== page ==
Thermochemistry is the study of the energy and heat associated with chemical reactions and/or physical transformations. A reaction may release or absorb energy, and a phase change may do the same, such as in melting and boiling. Thermochemistry focuses on these energy changes, particularly on the system's energy exchange with its surroundings. Thermochemistry is useful in predicting reactant and product quantities throughout the course of a given reaction. In combination with entropy determinations, it is also used to predict whether a reaction is spontaneous or non-spontaneous, favorable or unfavorable.
Endothermic reactions absorb heat. Exothermic reactions release heat. Thermochemistry coalesces the concepts of thermodynamics with the concept of energy in the form of chemical bonds. The subject commonly includes calculations of such quantities as heat capacity, heat of combustion, heat of formation, enthalpy, entropy, free energy, and calories.
Thermochemistry rests on two generalizations. Stated in modern terms, they are as follows:
- Lavoisier and Laplace’s law (1780): The energy change accompanying any transformation is equal and opposite to energy change accompanying the reverse process.
- Hess' law (1840): The energy change accompanying any transformation is the same whether the process occurs in one step or many.
These statements preceded the first law of thermodynamics (1845) and helped in its formulation.
Gustav Kirchhoff showed in 1858 that the variation of the heat of reaction is given by the difference in heat capacity between products and reactants: dΔH / dT = ΔCp. Integration of this equation permits the evaluation of the heat of reaction at one temperature from measurements at another temperature.
The measurement of heat changes is performed using calorimetry, usually an enclosed chamber within which the change to be examined occurs. The temperature of the chamber is monitored either using a thermometer or thermocouple, and the temperature plotted against time to give a graph from which fundamental quantities can be calculated. Modern calorimeters are frequently supplied with automatic devices to provide a quick read-out of information, one example being the DSC or differential scanning calorimeter.
Several thermodynamic definitions are very useful in thermochemistry. A system is the specific portion of the universe that is being studied. Everything outside the system is considered the surrounding or environment. A system may be: an isolated system — when it cannot exchange energy or matter with the surroundings, as with an insulated bomb calorimeter; a closed system — when it can exchange energy but not matter with the surroundings, as with a steam radiator; an open system — when it can exchange both matter and energy with the surroundings, as with a pot of boiling water.
A system undergoes a process when one or more of its properties changes. A process relates to the change of state. An isothermal (same temperature) process occurs when temperature of the system remains constant. An isobaric (same pressure) process occurs when the pressure of the system remains constant. An adiabatic (no heat exchange) process occurs when no heat exchange occurs.
- Differential scanning calorimetry
- Important publications in thermochemistry
- Isodesmic reaction
- Principle of maximum work
- Reaction Calorimeter
- Thomsen-Berthelot principle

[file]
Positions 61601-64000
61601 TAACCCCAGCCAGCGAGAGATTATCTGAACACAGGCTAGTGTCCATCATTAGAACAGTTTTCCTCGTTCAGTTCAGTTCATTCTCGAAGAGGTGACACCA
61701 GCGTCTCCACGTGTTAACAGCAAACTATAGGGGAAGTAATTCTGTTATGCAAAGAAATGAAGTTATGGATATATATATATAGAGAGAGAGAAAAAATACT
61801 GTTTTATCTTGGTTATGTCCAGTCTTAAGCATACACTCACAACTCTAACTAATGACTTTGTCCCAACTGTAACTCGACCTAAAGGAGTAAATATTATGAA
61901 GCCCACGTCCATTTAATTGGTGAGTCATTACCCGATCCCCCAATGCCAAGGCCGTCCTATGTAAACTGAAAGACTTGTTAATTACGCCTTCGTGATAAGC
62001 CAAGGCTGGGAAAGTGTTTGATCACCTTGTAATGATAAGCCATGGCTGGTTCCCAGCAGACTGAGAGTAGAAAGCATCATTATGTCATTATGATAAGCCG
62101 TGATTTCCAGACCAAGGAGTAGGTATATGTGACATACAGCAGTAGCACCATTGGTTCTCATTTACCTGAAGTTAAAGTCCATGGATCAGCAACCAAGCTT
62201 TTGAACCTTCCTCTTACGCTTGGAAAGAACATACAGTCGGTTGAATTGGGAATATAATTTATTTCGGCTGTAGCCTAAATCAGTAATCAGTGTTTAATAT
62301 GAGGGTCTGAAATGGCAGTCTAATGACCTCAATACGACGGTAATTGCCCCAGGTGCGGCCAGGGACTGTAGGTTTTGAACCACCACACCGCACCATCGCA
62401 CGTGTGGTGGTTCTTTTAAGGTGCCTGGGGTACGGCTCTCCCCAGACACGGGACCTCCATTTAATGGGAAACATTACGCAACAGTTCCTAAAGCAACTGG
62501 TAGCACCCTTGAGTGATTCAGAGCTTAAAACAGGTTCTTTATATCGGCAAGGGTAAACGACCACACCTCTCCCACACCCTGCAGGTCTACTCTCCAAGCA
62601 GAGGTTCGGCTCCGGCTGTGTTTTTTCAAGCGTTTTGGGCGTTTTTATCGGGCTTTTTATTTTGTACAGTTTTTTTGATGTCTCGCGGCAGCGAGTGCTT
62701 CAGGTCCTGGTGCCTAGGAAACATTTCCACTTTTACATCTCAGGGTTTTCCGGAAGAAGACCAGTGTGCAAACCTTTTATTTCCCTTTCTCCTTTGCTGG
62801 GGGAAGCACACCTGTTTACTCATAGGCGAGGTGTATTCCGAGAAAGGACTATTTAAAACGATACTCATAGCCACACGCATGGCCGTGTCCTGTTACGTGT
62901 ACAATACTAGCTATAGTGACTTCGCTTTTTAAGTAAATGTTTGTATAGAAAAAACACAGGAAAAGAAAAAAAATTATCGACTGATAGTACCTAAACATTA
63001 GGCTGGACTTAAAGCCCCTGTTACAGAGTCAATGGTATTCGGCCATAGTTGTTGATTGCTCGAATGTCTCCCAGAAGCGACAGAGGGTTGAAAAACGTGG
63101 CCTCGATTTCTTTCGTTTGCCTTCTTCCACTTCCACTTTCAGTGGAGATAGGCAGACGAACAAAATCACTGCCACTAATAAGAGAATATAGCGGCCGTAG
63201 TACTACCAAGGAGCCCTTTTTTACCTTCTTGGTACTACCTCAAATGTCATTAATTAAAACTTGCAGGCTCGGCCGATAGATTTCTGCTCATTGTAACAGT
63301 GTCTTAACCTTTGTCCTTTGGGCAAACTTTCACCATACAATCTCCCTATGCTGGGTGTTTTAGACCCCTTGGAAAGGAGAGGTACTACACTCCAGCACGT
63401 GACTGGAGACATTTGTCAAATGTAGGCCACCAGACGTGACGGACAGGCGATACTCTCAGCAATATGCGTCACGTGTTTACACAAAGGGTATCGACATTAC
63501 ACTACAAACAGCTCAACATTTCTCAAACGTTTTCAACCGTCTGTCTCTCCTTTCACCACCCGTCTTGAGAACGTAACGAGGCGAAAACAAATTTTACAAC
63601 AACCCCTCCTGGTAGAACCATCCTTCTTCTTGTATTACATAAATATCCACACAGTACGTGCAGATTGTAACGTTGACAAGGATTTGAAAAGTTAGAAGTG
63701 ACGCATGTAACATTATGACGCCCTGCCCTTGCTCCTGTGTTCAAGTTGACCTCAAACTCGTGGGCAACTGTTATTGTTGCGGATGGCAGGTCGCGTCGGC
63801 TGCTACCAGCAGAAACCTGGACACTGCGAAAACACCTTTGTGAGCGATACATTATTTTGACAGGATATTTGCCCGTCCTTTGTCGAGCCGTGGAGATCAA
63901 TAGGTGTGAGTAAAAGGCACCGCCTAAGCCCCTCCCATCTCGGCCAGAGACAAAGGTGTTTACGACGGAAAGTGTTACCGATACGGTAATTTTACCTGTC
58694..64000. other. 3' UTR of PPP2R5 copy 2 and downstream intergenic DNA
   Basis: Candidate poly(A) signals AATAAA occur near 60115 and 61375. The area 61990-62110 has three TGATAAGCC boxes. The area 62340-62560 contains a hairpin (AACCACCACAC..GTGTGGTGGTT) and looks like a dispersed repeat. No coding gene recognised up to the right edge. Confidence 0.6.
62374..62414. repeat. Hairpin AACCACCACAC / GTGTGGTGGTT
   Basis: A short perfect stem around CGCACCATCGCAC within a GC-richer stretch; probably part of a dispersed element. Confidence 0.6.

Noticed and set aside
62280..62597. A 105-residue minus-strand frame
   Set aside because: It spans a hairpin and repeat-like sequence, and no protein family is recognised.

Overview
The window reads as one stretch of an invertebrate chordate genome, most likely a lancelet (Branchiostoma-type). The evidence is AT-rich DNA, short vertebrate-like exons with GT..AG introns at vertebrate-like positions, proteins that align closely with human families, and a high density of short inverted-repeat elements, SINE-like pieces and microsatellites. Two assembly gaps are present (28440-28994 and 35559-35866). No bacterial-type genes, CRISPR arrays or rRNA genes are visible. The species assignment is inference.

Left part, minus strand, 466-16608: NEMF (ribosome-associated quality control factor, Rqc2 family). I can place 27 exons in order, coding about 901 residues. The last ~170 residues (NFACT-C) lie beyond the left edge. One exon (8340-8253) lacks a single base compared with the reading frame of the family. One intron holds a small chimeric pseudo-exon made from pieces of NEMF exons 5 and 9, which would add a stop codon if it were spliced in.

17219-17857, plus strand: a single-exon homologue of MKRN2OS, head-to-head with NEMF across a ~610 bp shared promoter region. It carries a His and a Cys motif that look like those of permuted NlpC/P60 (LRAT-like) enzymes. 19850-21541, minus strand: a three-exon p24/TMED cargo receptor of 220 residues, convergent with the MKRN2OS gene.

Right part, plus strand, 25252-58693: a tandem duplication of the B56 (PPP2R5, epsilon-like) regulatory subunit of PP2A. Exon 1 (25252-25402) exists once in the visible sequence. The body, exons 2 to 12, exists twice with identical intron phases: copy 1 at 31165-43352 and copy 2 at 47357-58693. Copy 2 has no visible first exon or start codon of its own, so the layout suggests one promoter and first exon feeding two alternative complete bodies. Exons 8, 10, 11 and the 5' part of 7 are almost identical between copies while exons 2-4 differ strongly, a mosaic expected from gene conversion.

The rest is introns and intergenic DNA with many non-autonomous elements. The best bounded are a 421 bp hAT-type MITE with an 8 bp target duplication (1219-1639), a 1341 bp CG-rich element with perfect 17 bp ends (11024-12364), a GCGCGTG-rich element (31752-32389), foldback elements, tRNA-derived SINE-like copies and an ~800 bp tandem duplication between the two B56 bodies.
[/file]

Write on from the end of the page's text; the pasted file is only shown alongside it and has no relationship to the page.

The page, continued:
- Julius Thomsen
- Thermodynamic databases for pure substances
- ^ Perrot, Pierre (1998). A to Z of Thermodynamics. Oxford University Press. ISBN 0-19-856552-6.
- ^ See page 290 of Outlines of Theoretical Chemistry by Frederick Hutton Getman (1918)
- ^ Laidler K.J. and Meiser J.H., "Physical Chemistry" (Benjamin/Cummings 1982), p.62
- ^ Atkins P. and de Paula J., "Atkins' Physical Chemistry" (8th edn, W.H. Freeman 2006), p.56
- Thermochemistry - Britannica (1911)
Branches of Chemistry Physical chemistry Organic chemistry Inorganic chemistry Others
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Thermochemistry — Ther mo*chem is*try, n. [Thermo + chemistry.] That branch of chemical science which includes the investigation of the various relations existing between chemical action and that manifestation of force termed heat, or the determination of the heat … The Collaborative International Dictionary of English
thermochemistry — (n.) 1844, from THERMO (Cf. thermo ) + CHEMISTRY (Cf. chemistry) … Etymology dictionary
thermochemistry — [thʉr′mōkem′is trē, thʉr′ məkem′is trē] n. the branch of chemistry that deals with the relationship of heat to chemical change thermochemical adj … English World dictionary
thermochemistry — termochemija statusas T sritis chemija apibrėžtis Mokslas, tiriantis cheminių reakcijų ir fazinių virsmų šiluminius reiškinius. atitikmenys: angl. thermochemistry rus. термохимия … Chemijos terminų aiškinamasis žodynas
thermochemistry — termochemija statusas T sritis fizika atitikmenys: angl. thermochemistry vok. Thermochemie, f rus. термохимия, f pranc. thermochimie, f … Fizikos terminų žodynas
thermochemistry — noun Date: 1844 a branch of chemistry that deals with the interrelation of heat with chemical reaction or physical change of state • thermochemical adjective • thermochemist noun … New Collegiate Dictionary
thermochemistry — thermochemical /therr moh kem i keuhl/, adj. thermochemically, adv. thermochemist, n. /therr moh kem euh stree/, n. the branch of chemistry dealing with the relationship between chemical action and heat. [1835 45; THERMO + CHEMISTRY] * * * … Universalium
thermochemistry — noun The study of the thermodynamics of chemical reactions … Wiktionary
thermochemistry — The interrelation of chemical action and heat. * * * ther·mo·chem·is·try .thər mō kem ə strē n, pl tries a branch of chemistry that deals with the interrelation of heat with chemical reaction or physical change of state ther·mo·chem·i·cal kem i… … Medical dictionary
thermochemistry — Смотри Термохимия … Энциклопедический словарь по металлургии